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Meaning of “lobby” in the English Dictionary

"lobby" in British English

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lobbyverb [I or T]

uk   /ˈlɒb.i/  us   /ˈlɑː.bi/
C2 to try to persuade a politician, the government, or an official group that a particular thing should or should not happen, or that a law should be changed: Small businesses have lobbied hard for/against changes in the tax laws. [+ to infinitive] Local residents lobbied to have the factory shut down. [+ obj + to infinitive ] They have been lobbying Congress to change the legislation concerning guns.

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lobbynoun [C]

uk   /ˈlɒb.i/  us   /ˈlɑː.bi/
  • lobby noun [C] (ROOM)

B2 the (large) room into which the main entrance door opens in a hotel or other large building
in the UK parliament, a room where someone meets a member of parliament who they have arranged to talk to, or one of the two passages that members of parliament walk through as a way of voting
(Definition of lobby from the Cambridge Advanced Learner’s Dictionary & Thesaurus © Cambridge University Press)

"lobby" in American English

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lobbynoun [C]

 us   /ˈlɑ·bi/
  • lobby noun [C] (SPACE)

a large, open space just inside the main entrance of a public building such as a hotel, office building, or theater: As you enter the lobby, you’ll see the elevators on your right.
  • lobby noun [C] (PERSUADE)

politics & government a group of people who represent a particular industry or interest in dealing with a politician, official, etc.: the environmental lobby

lobbyverb [I/T]

 us   /ˈlɑ·bi/
  • lobby verb [I/T] (PERSUADE)

politics & government to try to persuade an elected official to take a particular action or change a law: [T] Council members have been lobbying colleagues on how to vote.
lobbyist
noun [C]  us   /ˈlɑb·i·ɪst/
lobbyists for the banking industry
(Definition of lobby from the Cambridge Academic Content Dictionary © Cambridge University Press)

"lobby" in Business English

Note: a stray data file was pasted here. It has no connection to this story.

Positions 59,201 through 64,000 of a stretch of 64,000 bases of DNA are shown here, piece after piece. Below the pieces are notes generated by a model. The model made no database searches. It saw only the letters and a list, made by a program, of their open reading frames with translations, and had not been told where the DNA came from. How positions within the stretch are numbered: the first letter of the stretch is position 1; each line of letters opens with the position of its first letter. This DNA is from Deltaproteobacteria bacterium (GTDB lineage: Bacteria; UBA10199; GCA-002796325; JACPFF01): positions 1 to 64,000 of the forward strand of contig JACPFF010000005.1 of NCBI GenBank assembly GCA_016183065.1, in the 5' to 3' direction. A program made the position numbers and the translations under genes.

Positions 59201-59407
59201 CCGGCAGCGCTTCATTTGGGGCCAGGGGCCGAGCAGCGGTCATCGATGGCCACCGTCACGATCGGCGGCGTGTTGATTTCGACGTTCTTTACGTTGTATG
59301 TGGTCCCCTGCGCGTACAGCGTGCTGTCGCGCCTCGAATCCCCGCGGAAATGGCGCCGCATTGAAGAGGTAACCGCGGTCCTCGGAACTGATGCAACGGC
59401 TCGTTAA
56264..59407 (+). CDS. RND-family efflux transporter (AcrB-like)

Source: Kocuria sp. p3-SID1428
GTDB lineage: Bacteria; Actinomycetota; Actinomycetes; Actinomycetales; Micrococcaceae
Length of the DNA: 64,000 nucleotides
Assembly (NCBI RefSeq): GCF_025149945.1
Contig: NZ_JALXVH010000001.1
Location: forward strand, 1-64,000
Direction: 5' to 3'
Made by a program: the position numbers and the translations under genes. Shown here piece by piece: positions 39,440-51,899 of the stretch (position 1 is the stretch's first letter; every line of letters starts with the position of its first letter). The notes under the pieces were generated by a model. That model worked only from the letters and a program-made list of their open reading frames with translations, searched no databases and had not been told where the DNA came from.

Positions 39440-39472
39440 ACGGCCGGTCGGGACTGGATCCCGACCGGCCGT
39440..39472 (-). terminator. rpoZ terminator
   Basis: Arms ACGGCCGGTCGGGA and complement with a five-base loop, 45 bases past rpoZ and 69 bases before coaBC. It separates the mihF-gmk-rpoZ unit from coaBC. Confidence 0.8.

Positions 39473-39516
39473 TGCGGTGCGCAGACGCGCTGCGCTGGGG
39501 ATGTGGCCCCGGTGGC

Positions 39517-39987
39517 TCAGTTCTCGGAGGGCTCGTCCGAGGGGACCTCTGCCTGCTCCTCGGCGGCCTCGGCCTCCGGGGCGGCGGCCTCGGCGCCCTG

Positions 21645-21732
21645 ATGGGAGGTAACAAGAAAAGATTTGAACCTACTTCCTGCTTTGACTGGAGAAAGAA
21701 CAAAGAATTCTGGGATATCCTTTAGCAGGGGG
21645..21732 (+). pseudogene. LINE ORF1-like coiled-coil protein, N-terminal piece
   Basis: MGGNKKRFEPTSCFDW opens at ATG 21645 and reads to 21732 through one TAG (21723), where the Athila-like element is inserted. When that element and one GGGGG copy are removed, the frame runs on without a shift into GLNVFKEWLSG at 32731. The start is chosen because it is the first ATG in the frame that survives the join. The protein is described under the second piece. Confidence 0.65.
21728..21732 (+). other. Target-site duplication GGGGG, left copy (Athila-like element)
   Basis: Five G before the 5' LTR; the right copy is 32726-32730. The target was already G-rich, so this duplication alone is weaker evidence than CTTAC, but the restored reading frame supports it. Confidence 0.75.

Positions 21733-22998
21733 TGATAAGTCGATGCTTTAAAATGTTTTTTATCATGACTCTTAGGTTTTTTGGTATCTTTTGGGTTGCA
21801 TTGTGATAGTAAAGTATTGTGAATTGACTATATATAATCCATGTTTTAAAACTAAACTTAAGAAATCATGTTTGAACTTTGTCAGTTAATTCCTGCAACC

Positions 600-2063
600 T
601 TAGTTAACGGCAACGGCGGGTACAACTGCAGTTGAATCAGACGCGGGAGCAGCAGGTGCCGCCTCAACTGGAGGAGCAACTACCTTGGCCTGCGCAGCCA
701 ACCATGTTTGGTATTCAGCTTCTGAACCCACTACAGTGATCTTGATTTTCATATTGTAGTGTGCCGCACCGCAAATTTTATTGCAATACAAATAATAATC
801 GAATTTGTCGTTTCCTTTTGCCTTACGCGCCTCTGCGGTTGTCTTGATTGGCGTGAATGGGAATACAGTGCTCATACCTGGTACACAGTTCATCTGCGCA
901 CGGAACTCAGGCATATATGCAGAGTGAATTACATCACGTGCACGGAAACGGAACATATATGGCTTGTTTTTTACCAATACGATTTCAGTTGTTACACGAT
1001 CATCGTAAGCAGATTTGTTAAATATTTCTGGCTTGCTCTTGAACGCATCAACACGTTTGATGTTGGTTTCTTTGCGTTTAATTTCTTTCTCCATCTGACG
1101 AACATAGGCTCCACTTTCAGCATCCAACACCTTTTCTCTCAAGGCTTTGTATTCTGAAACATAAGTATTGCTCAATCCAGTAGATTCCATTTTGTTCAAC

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lobbyverb [I or T]

uk   us   /ˈlɒbi/ GOVERNMENT
to try to persuade someone in authority, usually an elected member of a government, to support laws or rules that give your organization or industry an advantage: lobby against/for sth He lobbies against restrictions on investment.lobby hard/heavily A coalition of business groups lobbied hard to have the legislation changed.lobby congress/lawmakers/ministers He said private schools would lobby the General Assembly to restore the funding.lobby to do sth After the fatal crash, safety experts blamed the fuel-tank design and lobbied to make the cars safer.

lobbynoun [C]

uk   us   /ˈlɒbi/ (plural lobbies) GOVERNMENT
a group of people that lobbies someone in authority: The leading employers' lobby called for less government regulation.a powerful/strong/influential lobby A powerful lobby of property companies and retailers is being formed.the pro-euro/pro-business/anti-gun lobby His firm has given £25,000 to the pro-euro lobby.a business/consumer/trade lobby The government is under pressure from business lobbies who want taxes on companies reduced. environmental/farmer's/energy lobby
(Definition of lobby from the Cambridge Business English Dictionary © Cambridge University Press)
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“lobby” in British English

“lobby” in Business English

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